Design for Physical Environment, Work Attitudes, and Wellbeing

Design for Physical Environment, Work Attitudes, and Wellbeing

Interior design is a rewarding way to nourish behaviors. Rooms or offices designed with the user meets personal needs by aesthetics and task functionality. The insight of a designer facilitates the 'look' and furnishings, yet an opinion without understanding performance restraints functionality unique to the user. A relationships exists between the physical environment, work attitudes and wellbeing (Hammon and Jones, 2013). Aesthetics prime feelings and direct behaviors. When a steady grip is on a hot beverage then perception of peer attitudes sway towards warm, friendly (Bargh, 2008). The opposite is true with a cold beverage. Sight perception may trigger a responses for safety, avoidance, or adversity. A practical approach to creating or organizing a work space is to fist explore then identify work task elements. These may include time demands, stage of life, natural lighting, and body regulation. Secondly, observe reactions to color, form, object scale, and lighting. WholeBeSM Design Toolkit identifies specific performance elements unique to work roles, work space, and performance behaviors. Our performance...
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Synesthesia in Everyday Life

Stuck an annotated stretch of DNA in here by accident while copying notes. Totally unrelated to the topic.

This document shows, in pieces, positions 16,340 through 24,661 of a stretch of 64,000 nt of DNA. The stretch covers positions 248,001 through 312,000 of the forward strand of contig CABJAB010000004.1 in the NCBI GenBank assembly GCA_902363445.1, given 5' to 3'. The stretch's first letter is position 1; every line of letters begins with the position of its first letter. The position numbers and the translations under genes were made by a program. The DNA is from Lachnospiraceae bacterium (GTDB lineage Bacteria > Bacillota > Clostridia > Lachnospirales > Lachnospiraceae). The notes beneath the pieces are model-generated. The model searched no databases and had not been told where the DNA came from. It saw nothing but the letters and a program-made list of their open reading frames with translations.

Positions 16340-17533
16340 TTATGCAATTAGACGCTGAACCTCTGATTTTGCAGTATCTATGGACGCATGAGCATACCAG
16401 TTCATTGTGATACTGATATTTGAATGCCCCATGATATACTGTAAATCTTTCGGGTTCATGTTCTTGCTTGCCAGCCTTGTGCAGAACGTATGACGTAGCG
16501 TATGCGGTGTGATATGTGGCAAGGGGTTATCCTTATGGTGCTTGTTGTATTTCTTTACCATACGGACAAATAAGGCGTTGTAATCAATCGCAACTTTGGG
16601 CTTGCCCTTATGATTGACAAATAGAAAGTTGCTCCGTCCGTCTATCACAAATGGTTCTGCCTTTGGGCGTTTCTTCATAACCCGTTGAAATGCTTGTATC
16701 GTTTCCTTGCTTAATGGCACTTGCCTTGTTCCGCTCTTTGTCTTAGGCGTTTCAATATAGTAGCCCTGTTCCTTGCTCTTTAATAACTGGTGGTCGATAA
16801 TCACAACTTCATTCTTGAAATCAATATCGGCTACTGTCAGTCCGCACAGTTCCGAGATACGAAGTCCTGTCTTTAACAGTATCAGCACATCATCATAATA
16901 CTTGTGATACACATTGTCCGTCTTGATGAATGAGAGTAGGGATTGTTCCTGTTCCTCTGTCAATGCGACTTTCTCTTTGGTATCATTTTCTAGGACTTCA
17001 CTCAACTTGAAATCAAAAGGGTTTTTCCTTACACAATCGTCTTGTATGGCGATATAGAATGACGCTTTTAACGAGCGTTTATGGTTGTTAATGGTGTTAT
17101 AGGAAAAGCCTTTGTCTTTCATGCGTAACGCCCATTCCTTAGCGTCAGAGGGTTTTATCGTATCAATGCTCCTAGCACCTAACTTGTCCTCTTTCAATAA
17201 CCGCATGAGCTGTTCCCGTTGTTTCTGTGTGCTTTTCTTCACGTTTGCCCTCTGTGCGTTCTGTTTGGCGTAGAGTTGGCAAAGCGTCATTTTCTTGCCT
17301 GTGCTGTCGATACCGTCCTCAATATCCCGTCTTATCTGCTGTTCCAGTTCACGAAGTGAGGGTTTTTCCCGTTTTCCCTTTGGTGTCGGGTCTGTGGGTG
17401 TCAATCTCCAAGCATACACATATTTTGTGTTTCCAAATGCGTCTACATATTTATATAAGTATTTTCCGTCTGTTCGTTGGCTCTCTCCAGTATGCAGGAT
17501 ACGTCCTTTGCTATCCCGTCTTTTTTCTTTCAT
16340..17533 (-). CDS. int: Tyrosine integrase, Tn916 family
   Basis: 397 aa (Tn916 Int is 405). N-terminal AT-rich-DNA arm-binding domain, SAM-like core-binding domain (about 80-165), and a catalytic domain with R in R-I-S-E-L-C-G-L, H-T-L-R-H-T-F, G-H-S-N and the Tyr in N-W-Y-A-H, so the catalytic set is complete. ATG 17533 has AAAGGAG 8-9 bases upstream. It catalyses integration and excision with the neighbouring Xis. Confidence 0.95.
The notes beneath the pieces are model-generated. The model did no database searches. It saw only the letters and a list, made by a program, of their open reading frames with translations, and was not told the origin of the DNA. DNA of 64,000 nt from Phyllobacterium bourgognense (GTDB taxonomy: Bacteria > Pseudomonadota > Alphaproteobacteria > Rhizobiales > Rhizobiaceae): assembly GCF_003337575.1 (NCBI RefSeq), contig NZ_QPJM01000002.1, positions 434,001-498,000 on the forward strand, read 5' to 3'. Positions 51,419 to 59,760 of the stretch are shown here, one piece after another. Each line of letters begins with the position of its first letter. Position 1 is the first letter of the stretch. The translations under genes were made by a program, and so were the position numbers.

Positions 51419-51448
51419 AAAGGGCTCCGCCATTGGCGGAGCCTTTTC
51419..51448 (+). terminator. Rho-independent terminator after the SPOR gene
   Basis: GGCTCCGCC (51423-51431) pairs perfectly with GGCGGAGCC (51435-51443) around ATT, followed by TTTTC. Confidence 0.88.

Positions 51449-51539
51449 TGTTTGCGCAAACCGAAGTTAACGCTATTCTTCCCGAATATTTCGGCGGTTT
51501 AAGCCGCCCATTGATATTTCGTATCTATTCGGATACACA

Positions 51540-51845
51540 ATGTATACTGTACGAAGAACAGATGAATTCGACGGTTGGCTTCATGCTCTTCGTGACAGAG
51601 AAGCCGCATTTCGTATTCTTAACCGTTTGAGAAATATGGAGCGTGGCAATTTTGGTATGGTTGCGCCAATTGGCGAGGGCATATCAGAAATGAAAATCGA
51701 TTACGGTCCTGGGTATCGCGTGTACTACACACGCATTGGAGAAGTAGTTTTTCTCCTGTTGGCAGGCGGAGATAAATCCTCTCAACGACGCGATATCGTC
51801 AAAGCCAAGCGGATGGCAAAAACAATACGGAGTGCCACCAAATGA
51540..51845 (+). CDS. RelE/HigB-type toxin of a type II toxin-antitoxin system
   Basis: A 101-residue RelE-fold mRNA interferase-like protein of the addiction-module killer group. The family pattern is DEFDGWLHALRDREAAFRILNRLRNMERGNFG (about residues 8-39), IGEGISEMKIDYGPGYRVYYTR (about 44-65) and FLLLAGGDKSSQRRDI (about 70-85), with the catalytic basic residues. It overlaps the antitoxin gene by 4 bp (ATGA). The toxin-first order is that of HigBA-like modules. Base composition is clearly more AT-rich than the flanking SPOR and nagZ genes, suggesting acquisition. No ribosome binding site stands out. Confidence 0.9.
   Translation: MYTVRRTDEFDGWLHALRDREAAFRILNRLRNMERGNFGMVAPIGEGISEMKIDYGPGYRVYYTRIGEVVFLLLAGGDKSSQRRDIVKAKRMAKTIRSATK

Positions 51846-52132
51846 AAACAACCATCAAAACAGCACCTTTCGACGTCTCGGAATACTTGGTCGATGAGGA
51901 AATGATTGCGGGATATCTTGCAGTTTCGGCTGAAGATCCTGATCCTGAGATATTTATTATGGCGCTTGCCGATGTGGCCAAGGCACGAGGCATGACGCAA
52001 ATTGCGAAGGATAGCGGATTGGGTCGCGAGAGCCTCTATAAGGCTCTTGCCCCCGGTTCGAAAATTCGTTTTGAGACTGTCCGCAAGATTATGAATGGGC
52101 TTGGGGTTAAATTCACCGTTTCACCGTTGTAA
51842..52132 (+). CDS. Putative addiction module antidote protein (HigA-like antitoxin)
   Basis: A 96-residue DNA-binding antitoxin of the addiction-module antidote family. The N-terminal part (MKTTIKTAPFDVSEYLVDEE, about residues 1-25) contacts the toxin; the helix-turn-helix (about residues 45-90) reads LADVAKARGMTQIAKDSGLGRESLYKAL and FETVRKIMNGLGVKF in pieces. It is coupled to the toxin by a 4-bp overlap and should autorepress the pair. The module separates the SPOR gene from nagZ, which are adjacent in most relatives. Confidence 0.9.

Synesthesia in Everyday Life

Who uses the word synesthesia? What does it even mean? Our WholeBeSM toolkits teach living with synesthesia for triggering design sensibility. Below is our explanation of the meaning of synesthesia: The universal root + definition of Synesthesia GREEK | syn {together} esthesia {to perceive, feel} a phenomenon in the ability to receive dual sensory impressions where one sensory organ stimulates another. terminology to describe an effect by using cross sensory domains Michael Haverkamp on Synesthesia "If the texture feels rough, I see a structure in my mind’s eye that has dark spots, hooks, and edges. But if it’s too smooth, the structure glows and looks papery, flimsy." Synesthesia in Everyday Life Cross opposites and life gets interesting. Imagine the following: loud yellow; rosemary comb; quiet triangle. Synesthesia in everyday life leads an imagination to revolutionary measures. Synesthesia can be like chocolate snowcaps. To get the sense of synesthesia learn Design Sensibility through our WholeBeSM Toolkit and coaching with the Equip Package. photo courtesy of @tangojuliet...
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Selflessness as Free Medicine

Selflessness as Free Medicine

When you get stuck in a rut and are so so stressed out how do you feel? At a pivotal point in my life ten years ago my feelings kicked me into action mode. I believed the stride required being alone but chose environments that supported healthy healing to cope through the stress. Loneliness lengthened my healing process. We are relational beings. Once I learned a method to break down self-judgement and shame I slowly invited others into my life. This action taught selflessness. Lets look at how research supports selflessness as free medicine to mind, body, soul. Giving or sharing is an innate feeling (Brown 2003). Like all other behaviors it requires acting on the feeling over time to become a skill, habit, pattern. Sharing space with others improves the immune system, sleep, and circulation (Cohen et. al 2005). Unselfish kindness and warmth towards all people reduces cellular aging and lengthens life (Hoge et. al 2013). Incorporate the fullness of what...
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Body Mechanics to Better Your Health

Body Mechanics to Better Your Health